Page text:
Cuban authorities recently detained Rodriguez for 36 hours and ordered him to erase all of his graffiti in a week. That never happened. He said the harassment has not stopped, and it wouldn't surprise him if he is detained again.
There are other graffiti artists who use their art to express how they have felt about their treatment in Cuba.
Artist Danilo "El Sexto" Maldonado served 10 months in prison over an installation that involved two pigs with the names of Raul Castro and Fidel Castro, and he was later arrested after he shared a video of graffiti mocking Fidel Castro's death.
Artist Tania Bruguera was arrested and released three times over a public performance about freedom of expression. She has had exhibits at numerous museums and galleries, including the Museum of Modern Art in New York, since 1986.
Luis Manuel Otero Alcantara is a multimedia artist who was detained last year. He and his partner, the curator Yanelys Nunez, worked on a digital project called "The Museum of Dissidence in Cuba."
By STEVE DORSEY CBS NEWS July 24, 2018, 2:45 PM
Top State officials visit Cuba, probe new health "attacks"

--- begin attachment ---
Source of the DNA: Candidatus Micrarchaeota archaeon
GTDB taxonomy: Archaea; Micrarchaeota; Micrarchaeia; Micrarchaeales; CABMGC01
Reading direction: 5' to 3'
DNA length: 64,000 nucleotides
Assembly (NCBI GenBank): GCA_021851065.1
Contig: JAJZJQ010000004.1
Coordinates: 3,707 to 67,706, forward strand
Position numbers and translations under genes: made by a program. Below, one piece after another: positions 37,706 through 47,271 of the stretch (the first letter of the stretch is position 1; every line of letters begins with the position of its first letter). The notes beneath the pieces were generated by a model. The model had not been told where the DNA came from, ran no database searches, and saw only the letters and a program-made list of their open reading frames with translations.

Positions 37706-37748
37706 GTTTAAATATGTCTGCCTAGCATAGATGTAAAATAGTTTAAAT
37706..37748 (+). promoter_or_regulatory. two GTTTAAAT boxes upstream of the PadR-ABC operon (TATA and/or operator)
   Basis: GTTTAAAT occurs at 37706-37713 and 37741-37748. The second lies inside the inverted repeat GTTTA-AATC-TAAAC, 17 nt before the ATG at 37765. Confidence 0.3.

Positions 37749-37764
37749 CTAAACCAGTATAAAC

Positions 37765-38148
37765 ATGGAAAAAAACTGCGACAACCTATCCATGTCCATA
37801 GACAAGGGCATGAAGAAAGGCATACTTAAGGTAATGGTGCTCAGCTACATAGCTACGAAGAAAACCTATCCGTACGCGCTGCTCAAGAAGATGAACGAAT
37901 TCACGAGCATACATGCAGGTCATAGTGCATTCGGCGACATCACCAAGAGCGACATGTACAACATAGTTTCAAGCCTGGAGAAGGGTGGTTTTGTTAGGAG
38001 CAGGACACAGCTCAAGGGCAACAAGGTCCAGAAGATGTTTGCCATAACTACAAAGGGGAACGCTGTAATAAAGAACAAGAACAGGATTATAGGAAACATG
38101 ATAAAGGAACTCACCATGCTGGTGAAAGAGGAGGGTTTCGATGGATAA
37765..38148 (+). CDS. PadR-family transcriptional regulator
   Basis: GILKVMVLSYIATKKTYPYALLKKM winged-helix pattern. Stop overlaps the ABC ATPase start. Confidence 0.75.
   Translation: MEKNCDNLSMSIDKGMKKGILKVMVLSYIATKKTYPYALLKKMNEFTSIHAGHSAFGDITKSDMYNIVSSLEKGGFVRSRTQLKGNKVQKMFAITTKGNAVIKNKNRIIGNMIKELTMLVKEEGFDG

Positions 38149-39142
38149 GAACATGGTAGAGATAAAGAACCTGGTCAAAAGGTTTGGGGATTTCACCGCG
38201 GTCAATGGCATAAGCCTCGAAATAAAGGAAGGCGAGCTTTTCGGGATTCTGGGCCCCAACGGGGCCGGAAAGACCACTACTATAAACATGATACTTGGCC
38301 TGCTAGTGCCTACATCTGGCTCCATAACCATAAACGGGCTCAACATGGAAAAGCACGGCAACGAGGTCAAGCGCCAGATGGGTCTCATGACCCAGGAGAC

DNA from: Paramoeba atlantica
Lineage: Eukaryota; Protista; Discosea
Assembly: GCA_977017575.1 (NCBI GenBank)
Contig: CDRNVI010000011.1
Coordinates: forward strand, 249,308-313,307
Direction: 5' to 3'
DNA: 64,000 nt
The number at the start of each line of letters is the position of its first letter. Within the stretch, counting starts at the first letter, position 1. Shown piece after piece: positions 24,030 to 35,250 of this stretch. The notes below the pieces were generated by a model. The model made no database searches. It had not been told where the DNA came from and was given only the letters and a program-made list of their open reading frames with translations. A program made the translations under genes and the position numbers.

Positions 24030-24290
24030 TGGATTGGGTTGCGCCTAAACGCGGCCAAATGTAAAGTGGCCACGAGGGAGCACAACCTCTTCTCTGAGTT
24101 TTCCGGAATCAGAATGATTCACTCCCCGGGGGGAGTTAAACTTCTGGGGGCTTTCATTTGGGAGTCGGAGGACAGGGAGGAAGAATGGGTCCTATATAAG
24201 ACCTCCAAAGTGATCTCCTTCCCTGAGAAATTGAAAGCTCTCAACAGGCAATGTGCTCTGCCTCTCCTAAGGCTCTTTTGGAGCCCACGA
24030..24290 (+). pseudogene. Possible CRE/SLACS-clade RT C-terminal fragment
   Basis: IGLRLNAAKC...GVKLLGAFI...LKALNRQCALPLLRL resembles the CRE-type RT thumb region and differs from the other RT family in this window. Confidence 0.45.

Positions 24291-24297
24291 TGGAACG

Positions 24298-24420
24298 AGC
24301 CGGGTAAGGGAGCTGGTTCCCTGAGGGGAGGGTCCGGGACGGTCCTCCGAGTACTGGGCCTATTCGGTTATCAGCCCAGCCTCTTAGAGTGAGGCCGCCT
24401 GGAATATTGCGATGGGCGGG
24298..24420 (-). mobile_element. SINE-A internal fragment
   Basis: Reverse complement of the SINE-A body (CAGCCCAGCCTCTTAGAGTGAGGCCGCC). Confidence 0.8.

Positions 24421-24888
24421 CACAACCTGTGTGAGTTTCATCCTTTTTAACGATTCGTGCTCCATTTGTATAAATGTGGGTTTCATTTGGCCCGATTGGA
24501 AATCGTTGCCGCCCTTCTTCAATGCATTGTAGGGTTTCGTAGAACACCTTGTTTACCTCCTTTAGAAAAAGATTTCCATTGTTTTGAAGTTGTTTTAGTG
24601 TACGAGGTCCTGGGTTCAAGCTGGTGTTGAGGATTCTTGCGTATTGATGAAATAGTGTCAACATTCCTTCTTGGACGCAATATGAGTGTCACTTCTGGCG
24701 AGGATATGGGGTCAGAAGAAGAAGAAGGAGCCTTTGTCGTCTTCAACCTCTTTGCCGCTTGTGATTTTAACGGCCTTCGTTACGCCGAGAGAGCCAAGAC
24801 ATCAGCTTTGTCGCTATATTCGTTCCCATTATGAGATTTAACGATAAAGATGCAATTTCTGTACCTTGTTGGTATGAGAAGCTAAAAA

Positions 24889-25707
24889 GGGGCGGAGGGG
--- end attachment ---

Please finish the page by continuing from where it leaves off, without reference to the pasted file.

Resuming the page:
Three senior State Department officials made an unannounced trip to Havana, Cuba, amid new concerns "attacks" injuring 26 U.S. government personnel and their families may be continuing.
Acting Assistant Secretary of Western Hemisphere Affairs Francisco Palmieri, Acting Deputy Under Secretary for Management William Todd, and Assistant Secretary for Diplomatic Security Michael Evanoff traveled to Havana "to visit embassy personnel in light of new health attacks against U.S. diplomats at Embassy Havana," a State Department spokesperson told CBS News.
They left Cuba Tuesday afternoon.
"The trip is an opportunity for our senior officials to gain deeper insight into the unique challenges posed by these attacks and their impact on U.S. operations on the ground," the official said.
The State Department announced in June that two more U.S. diplomats had been injured at a diplomatic residence in Cuba in May.
"These are the first medically-confirmed cases in Havana since August 2017," State Department Spokesperson Heather Nauert said in a statement June 28.
But a source close to the U.S. government's investigation into the case told CBS News they weren't surprised by the new incidents. The U.S. has still not publicly blamed any group for the incidents, but still says it's holding Cuba responsible for the safety of its diplomats.
Victims continue to receive treatment at the University of Pennsylvania and elsewhere in the U.S.
The State Department says 19 private American citizens have reported similar symptoms following travel to Cuba.